Chapter 19-22

A Prince should not engage himself in Commerce

September 25, 2015

Chapter 19= A Prince should not engage in Commerce

Theophilus saw a vessel laden with merchandises for his wife Theodora and ordered it to be burnt. He said= “I am Emperor, and you make me the master of a galley. How shall these poor men gain a livelihood, if we take their trade out of their hands?”

He might have added:

  • “Who shall regulate us, if we monopolize all to ourselves?”
  • “Who shall oblige us to fulfil our engagements?”
  • “Our courtiers will follow our example. "
    • “They will be more greedy, and more unjust than us.”
    • “The people have some confidence in our justice.”
    • “They will have no confidence in our opulence.”

Chapter 20= Commerce Requires Men who are Competitive

All these numerous duties, which are the cause of their wants, are certain proofs of ours.

When the Portuguese and Spanish bore sway in the East Indies, commerce had such opulent branches. Their princes did not fail to seize them. This ruined their settlements in those parts of the world.

The viceroy of Goa granted exclusive privileges to particular persons.

The people had no confidence in these men. The commerce declined by the perpetual change of those to whom it was entrusted. Nobody took care to improve it, or to leave it entire to his successor. In short, the profit centered in a few hands, and was not sufficiently extended.

Chapter 21= The Commerce of the Nobility in a Monarchy

In a monarchy, it is contrary to the spirit of commerce for the nobility to be merchants.

The Emperors Honorius and Theodosius said=

“This would be pernicious to cities. It would remove the facility of buying and selling between the merchants and the plebeians.”
It is contrary to the spirit of monarchy, to admit the nobility into commerce. The custom of suffering the nobility of England to trade, is one of those things which has there mostly contributed to weaken the monarchical government.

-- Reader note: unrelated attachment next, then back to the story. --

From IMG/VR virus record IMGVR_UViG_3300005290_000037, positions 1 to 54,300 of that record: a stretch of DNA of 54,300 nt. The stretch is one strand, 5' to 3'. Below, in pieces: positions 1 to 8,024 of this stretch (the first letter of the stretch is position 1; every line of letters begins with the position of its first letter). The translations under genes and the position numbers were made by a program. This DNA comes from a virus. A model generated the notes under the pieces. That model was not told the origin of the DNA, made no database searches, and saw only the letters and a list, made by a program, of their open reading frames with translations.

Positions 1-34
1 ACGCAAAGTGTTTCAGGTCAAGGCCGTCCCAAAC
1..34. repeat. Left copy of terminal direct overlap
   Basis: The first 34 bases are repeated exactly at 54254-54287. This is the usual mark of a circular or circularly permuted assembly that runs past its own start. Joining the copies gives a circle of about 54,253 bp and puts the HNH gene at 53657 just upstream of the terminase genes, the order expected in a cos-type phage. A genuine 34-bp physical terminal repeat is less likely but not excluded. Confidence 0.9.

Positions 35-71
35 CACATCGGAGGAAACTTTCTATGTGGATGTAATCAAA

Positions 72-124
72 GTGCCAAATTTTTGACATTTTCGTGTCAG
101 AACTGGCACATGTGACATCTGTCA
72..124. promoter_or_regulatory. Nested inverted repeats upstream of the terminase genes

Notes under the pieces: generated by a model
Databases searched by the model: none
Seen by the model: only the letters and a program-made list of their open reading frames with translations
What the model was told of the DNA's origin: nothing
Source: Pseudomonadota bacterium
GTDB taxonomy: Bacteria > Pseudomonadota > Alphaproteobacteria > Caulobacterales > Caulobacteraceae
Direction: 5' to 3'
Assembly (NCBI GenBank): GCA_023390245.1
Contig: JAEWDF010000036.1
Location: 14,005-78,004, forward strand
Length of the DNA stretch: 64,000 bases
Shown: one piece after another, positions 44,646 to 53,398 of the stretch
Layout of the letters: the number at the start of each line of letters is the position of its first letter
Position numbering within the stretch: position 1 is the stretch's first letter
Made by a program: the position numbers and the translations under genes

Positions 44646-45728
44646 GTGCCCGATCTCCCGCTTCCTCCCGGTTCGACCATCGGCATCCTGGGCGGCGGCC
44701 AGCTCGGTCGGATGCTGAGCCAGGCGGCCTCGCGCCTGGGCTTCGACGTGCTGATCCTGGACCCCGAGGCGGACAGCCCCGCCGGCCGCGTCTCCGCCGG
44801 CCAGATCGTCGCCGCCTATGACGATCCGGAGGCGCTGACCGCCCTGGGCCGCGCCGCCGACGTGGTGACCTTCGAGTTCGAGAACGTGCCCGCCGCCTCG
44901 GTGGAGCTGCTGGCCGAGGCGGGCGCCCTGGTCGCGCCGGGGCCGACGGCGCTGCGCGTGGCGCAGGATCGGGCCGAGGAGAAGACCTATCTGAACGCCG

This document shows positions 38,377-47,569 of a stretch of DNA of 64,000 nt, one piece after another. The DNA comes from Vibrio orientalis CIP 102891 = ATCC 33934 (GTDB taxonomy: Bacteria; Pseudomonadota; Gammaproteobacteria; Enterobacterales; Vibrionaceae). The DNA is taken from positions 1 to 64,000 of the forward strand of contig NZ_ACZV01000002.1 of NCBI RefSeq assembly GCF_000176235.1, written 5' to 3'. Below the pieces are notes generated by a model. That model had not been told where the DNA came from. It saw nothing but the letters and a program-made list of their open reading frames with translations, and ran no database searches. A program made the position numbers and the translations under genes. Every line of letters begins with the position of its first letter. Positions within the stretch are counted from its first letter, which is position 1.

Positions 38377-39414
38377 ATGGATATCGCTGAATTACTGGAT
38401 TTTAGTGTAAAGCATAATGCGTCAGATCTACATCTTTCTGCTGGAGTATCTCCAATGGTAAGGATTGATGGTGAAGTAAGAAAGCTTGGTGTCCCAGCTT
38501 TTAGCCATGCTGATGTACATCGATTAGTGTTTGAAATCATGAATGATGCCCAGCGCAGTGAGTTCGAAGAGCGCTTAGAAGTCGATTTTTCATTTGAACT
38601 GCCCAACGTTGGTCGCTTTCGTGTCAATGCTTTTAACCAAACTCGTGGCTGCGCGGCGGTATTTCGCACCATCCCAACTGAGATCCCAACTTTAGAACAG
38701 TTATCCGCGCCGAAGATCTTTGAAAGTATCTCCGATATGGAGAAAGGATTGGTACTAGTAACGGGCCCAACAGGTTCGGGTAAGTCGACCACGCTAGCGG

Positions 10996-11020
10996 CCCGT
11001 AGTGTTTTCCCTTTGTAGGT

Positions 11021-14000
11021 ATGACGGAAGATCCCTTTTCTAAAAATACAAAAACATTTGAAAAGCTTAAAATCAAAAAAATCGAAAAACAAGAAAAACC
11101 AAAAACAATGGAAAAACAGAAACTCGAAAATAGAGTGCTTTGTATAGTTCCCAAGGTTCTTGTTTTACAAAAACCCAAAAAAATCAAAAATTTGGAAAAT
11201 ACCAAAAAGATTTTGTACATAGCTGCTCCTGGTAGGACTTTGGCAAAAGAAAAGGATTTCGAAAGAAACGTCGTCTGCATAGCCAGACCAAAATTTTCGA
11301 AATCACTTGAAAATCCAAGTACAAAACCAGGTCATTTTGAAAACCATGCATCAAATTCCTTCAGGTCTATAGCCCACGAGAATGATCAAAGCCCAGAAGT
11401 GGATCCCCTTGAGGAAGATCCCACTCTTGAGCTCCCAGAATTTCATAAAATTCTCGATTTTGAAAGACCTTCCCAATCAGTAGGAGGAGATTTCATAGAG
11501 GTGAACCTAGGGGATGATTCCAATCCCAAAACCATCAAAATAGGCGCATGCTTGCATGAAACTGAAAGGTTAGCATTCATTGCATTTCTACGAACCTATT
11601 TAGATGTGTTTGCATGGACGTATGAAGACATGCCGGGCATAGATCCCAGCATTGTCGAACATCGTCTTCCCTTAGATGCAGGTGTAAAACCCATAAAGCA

## Chapter 22= A singular Reflection Some people think that there should be laws in France to make the nobility enter commerce. But these laws would destroy the nobility, without being of any advantage to trade. The practice of France is extremely wise. Merchants: - are not nobles, though they may become so - hope to become nobility, without its actual inconveniencies. The surest way of being advanced above their profession is to manage it well, or with success. In despotic kingdoms, nobody can or should have emulation. Laws which oblige everyone to continue in his profession, and to give it to his children is of no use in such a despotic kingdom No one can say that everyone will succeed better in his profession if he cannot change it for another. I assert that a person will succeed best, when those who have excelled in one profession hope to arise to another profession. The possibility of buying honour with gold, encourages many merchants to gain the wealth to buy it. In France, the dignity of the long robe places its wearers in between the great nobility and the people. They have the privileges of the nobility, without their shining honours. The warlike nobility likewise thinks that their wealth can still increase their fortunes. who always serve their prince with their whole capital stock, and, when that is sunk, make room for others who follow their example; They take the field so as to not be reproached for not doing their. who, when they can no longer hope for riches, live in expectation of honours, and, when they have not obtained the latter, enjoy the consolation of having acquired glory: All these things have necessarily added to the grandeur of France which has been increasing in power for three centuries. This is due to the goodness of its laws.

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